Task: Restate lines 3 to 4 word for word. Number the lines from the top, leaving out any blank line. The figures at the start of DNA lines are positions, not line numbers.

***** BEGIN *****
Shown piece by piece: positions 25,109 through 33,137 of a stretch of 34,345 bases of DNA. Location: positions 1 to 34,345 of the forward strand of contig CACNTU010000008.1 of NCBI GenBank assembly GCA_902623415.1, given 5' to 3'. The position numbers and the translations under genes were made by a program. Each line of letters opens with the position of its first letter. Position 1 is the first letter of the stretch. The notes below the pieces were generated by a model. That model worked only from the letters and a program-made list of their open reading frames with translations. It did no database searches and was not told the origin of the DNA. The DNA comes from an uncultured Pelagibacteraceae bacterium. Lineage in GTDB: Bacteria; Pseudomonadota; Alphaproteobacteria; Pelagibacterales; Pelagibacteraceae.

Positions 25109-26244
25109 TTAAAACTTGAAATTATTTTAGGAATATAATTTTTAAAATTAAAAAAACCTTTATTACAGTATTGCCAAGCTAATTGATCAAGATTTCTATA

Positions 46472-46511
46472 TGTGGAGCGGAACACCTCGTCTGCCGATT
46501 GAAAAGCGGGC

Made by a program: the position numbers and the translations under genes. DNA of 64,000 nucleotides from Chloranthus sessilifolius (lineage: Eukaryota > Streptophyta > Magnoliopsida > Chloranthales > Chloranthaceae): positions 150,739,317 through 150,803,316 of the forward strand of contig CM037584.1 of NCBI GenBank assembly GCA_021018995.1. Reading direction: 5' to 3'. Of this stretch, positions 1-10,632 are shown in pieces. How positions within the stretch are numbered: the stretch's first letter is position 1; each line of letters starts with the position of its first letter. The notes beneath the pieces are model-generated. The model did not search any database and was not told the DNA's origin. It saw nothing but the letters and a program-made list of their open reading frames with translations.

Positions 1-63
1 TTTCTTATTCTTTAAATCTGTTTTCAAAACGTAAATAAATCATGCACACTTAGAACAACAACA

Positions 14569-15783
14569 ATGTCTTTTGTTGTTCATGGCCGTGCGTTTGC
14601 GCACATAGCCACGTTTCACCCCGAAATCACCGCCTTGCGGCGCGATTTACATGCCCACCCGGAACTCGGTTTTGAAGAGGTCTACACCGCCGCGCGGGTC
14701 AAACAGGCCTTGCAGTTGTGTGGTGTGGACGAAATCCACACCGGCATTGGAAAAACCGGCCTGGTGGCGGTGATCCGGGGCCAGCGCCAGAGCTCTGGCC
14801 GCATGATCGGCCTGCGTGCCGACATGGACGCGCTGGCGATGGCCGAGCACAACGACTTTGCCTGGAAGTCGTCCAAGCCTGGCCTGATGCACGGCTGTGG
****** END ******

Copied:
25109 TTAAAACTTGAAATTATTTTAGGAATATAATTTTTAAAATTAAAAAAACCTTTATTACAGTATTGCCAAGCTAATTGATCAAGATTTCTATA

Positions 46472-46511